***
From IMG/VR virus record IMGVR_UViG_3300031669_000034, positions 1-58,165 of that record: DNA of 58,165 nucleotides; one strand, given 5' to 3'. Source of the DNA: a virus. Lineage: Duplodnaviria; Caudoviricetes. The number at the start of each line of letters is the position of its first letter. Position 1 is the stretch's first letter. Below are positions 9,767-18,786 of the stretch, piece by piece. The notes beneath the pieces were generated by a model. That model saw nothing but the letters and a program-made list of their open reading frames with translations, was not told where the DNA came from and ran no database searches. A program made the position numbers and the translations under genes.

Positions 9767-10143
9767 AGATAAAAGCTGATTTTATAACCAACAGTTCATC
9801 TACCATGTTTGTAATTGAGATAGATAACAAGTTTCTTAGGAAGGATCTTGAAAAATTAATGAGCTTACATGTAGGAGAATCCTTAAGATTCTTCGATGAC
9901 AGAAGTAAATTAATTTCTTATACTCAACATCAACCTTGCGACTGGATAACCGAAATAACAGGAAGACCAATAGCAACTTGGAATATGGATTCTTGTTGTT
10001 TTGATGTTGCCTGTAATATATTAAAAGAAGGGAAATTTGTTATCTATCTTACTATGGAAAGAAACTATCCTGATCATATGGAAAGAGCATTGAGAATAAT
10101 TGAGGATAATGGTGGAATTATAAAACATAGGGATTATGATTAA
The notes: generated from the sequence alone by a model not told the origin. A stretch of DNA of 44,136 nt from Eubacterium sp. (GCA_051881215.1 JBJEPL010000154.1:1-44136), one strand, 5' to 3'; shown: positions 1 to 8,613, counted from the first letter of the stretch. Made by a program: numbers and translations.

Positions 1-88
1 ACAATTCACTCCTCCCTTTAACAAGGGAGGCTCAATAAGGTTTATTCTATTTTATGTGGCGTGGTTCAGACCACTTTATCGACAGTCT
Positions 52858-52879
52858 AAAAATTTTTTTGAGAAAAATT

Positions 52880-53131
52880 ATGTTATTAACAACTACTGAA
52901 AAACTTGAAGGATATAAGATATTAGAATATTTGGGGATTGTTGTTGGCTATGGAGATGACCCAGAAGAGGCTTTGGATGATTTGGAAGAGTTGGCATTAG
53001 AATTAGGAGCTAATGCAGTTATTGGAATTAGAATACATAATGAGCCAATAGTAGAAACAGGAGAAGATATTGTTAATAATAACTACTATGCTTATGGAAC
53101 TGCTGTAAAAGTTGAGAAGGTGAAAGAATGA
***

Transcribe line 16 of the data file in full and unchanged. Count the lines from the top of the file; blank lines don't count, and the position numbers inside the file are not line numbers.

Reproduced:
53001 AATTAGGAGCTAATGCAGTTATTGGAATTAGAATACATAATGAGCCAATAGTAGAAACAGGAGAAGATATTGTTAATAATAACTACTATGCTTATGGAAC